It’s amazing to me that Rafa’s name has even been brought up. The “evil owners” during that tenure got all of the blame. Granted they were deserving of a lot of the bad will and financial issues. But, everyone seems to forget that it was Rafa who spent a ton of money on pieces that failed or he failed to get going. Those same “evil owners” also got one of the richest jersey sponsorship deals inked for Liverpool. Yes those “evil owners” got that deal done.
    A small dig; Arsenal wishes it had as good of a deal. (couldn’t resist)

    FSG spent 189 mil last season, so I wouldn’t expect that kind of spending tis season. But I do feel that a better manager will be able to get more out of this bunch.
    I also agree hat money and Champions League play (which means money as well) makes players want to come. Whether the new manager could get this bunch there, is highly debatable.
    What I would like to point out is that the Liverpool brand I’d highly marketable. I actually believe in England they would be only 2nd to Man United in world wide marketability. Money will and should come in if properly handled.

    As for comparing the Red Sox with Liverpool, it’s silly.
    The Red Sox bunch was one who got inflated egos for what they accomplished, for a club that was cursed and hadn’t won in ages. They thought they could do no wrong.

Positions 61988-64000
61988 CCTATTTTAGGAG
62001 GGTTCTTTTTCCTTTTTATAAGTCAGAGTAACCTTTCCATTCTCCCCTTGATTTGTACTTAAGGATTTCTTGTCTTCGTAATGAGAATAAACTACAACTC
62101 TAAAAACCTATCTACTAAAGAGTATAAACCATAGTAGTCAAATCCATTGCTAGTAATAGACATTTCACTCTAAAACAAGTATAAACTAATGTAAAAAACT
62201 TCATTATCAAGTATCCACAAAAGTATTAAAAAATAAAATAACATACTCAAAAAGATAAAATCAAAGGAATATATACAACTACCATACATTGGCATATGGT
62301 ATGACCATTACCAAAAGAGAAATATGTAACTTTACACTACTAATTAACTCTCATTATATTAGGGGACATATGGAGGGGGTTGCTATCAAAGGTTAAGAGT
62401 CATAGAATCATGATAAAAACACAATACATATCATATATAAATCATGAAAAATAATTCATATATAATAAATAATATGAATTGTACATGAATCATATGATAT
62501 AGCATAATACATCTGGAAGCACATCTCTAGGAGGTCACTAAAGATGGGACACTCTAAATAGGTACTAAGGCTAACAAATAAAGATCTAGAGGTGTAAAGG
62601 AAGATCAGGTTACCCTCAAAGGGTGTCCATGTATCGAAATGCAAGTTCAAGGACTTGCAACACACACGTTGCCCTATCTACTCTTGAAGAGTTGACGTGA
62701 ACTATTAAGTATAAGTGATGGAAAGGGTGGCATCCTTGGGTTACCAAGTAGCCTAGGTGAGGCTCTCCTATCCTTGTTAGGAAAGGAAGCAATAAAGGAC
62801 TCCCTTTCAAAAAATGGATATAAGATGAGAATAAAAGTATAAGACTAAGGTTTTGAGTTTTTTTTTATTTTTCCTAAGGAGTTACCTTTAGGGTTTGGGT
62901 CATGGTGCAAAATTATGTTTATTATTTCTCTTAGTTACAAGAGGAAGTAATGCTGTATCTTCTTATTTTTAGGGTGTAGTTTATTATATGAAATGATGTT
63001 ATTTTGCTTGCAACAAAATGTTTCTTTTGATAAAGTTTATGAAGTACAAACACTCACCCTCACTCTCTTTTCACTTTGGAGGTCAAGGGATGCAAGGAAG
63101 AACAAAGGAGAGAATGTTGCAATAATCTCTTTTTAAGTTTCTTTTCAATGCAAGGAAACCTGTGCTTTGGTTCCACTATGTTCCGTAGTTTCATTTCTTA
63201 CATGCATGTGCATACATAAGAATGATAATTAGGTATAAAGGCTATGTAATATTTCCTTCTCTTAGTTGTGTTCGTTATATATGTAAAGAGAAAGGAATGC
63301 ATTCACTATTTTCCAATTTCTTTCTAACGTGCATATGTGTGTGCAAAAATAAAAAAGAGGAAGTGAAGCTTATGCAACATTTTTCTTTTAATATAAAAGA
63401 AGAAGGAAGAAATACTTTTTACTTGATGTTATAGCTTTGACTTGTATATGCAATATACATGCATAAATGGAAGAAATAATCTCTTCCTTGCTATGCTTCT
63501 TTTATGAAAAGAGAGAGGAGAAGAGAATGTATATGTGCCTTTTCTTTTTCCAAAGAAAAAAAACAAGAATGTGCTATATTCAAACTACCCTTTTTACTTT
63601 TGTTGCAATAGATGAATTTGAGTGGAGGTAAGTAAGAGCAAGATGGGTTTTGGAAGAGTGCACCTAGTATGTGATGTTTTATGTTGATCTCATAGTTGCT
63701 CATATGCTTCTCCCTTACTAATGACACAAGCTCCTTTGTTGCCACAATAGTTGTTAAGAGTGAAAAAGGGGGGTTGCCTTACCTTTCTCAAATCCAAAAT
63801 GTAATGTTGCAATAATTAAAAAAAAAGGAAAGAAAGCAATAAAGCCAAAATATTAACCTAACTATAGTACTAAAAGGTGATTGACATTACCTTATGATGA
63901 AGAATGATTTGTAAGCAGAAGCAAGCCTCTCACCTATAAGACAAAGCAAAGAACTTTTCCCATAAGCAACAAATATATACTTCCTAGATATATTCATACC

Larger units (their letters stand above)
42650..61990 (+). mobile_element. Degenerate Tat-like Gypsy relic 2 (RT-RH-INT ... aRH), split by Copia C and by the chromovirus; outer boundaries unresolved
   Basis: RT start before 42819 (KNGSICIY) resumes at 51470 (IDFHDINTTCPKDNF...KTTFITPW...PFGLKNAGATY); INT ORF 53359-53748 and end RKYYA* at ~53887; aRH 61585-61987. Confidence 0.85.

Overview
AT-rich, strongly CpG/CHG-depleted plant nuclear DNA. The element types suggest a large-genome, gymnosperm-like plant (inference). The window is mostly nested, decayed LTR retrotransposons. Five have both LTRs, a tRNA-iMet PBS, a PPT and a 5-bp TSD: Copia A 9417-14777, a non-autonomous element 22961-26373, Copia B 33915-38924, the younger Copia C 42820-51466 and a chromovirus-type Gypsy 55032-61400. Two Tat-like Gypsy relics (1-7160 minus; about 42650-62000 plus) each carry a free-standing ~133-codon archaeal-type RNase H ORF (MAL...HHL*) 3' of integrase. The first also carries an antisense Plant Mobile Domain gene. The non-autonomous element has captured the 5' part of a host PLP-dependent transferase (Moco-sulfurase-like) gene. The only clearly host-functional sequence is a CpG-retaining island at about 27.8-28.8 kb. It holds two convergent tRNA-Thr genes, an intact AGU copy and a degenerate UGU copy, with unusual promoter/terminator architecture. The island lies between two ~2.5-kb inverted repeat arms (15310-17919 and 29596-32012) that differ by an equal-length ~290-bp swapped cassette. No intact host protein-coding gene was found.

The Liverpool bunch hasn’t accomplished nothing with the weight of historic history on their shoulders. It’s a nice motivating and tactical tool for the manager, if you ask me.

  6. Roberto Senyera says:

    Also, from Mediawatch …
    Stat Of The Day — Glazernomics
    £258,909: Average amount paid per day by Manchester United on interest repayments and bond buy-backs over the last nine months, according to their latest financial results.

    Anybody who thinks that level of borrowing is sustainable over the long-term needs to take a remedial mathematics course.

    If you’re a ManU fan that should be troubling.

    That’s why, as an Arsenal fan, I say I love the Glazers and Glazernomics.

  7. Roberto Senyera says:

    Once the 2012/13 EPL season kicks off fans will be glued to their television sets:

    Arsenal fans will be watching ESPN.
    ManU fans will be watching Fox Soccer.
    ManC fans will be watching Sky Sports.
    And Liverpool fans will be watching the History Channel.

  8. Ed Gomes says:

    Man United is as much a brand as a futebol club. They have huge world wide appeal, and would be able to capitalize on that further if hey choose to.

    Yes the amount is troubling, but whether that’s right or wrong, good or bad for futebol, that’s a different topic.

    Arsenal made a horrible sponsorship dal that they will be saddled with for a long time. It will hurt them in obtaining players.